The Public Option Lives On
Former Secretary of Labor, Professor at Berkeley
September 28, 2009
Tuesday is a critical day in the saga of the public option. Democrats Charles Schumer (New York) and Jay Rockefeller (West Virginia) are introducing an amendment to include the public option in the bill to be reported out by the Senate Finance Committee -- the committee anointed by the White House as its favored vehicle for getting health care reform.
Before you read another word, call and email the Senate offices of Democrats Max Baucus (Montana), Tom Carper (Delaware), Robert Menendez (New Jersey), Kent Conrad (North Dakota), and Bill Nelson (Florida) -- telling them you want them to vote in favor of the public option amendment. And get everyone you know in these states to do the same. Hell, you might as well phone and email Republican Olympia Snowe (Maine) and make the same pitch.
Background: Every dollar squeezed out of Big Pharma and Big Insurance is a dollar less that you'll have to pay either in healthcare costs or in taxes to cover healthcare costs. The two most direct ways to squeeze future profits are allowing Medicare to use its huge bargaining leverage to negotiate lower drug prices, and creating a public insurance option to compete with private insurers and also use its bargaining clout to get lower prices and thereby push private insurers to offer lower rates.
But last January, the White House made a Faustian bargain with Big Pharma and Big Insurance, essentially scuttling both of these profit-squeezing mechanisms in return for these industries' agreement not to oppose healthcare legislation with platoons of lobbyists and millions of dollars of TV ads, and Pharma's willingness to cut drug prices by some $80 billion over the next ten years. The White House promised these industries they'd come out way ahead -- getting tens of millions of new customers who'd be buying private health insurance policies and thereby paying for an almost endless supply of new drugs. Healthcare reform would be, in short, a bonanza.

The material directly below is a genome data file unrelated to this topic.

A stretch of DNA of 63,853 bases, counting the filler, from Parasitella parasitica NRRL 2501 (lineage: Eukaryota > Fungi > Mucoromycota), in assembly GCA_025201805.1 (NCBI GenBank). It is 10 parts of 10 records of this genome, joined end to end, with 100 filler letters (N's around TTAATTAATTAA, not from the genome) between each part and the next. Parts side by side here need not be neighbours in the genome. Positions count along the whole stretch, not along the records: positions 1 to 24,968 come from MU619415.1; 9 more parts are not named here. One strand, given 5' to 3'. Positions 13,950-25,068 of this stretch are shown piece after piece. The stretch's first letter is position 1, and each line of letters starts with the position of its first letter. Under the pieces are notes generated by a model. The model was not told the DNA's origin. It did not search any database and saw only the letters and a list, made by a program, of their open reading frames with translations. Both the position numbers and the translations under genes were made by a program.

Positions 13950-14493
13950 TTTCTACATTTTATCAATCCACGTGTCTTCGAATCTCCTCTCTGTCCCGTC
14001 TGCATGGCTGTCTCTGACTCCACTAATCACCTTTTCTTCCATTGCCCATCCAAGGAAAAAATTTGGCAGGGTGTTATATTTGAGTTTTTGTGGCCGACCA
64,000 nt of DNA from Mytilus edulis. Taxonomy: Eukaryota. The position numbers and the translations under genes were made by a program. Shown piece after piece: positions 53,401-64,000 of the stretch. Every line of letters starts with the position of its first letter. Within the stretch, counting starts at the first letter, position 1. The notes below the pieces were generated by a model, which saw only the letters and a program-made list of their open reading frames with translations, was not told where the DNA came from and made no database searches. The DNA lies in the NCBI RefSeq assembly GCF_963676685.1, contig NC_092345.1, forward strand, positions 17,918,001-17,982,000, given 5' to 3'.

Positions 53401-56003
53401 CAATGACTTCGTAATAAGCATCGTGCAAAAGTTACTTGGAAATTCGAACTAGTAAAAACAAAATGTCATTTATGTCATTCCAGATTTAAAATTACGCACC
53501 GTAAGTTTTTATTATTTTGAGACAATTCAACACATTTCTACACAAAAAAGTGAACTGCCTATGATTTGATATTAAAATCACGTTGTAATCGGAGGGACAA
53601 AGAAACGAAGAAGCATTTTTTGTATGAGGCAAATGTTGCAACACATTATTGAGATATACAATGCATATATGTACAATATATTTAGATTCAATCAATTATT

Big Pharma and Big Insurance have so far delivered on their side of the deal. In fact, Big Pharma has shelled out $120 million in advertisements in favor of reform. Now the White House is delivering on its side.
Last Thursday, for example, the Senate Finance Committee rejected Bill Nelson's amendment to require Big Pharma to give some $160 billion in discounts to Medicare -- thereby reducing the bonanza Pharma would reap from the healthcare bill. Not surprisingly, all Republicans voted against the amendment. But it was defeated only because Dems Baucus, Carper, and Menendez voted with the Republicans.
Carper later explained to the New York Times why he voted with the Republicans. The amendment, he said, would "undermine our ability to pass" health care reform, because the White House had made a deal with Big Pharma by which the industry wouldn't oppose healthcare reform -- and White House officials had told him "a deal is a deal." The Times described the vote as a "big victory" for the White House.
Schumer voted for the amendment. He said he was "not at the table" when the White House and Big Pharma made their deal so didn't feel bound by it. But even if he had been at the table, he wouldn't be bound. No member of the Senate is bound to a deal made between industry and the White House. Congress is a separate branch of government.
Big Pharma and big insurance hate the public insurance option even more than they hate big Medicare discounts. And although the President has sounded as if he would welcome it, political operatives in the White House have quietly reassured the industries that it won't be included in the final bill. At most, the bill would allow the formation of non-profit "cooperatives" that wouldn't have the scale or authority to squeeze the profits of private industry, or a "trigger" that would allow states to form public insurance options eventually if certain goals for cost savings and coverage weren't met.
But the public option lives on, nonetheless. It's still in the Senate Health, Education, Labor, and Pension bill. It still headlines the House bills, and Speaker Nancy Pelosi says she's still committed to it. The latest Times/CBS poll shows 65 percent of the public in favor of it.
Now, Schumer and Rockefeller are introducing a public option amendment in the Senate Finance Committee. Carper, Menendez, Baucus, and other Dems on the Committee should vote for it, or be forced to pay a price if they don't.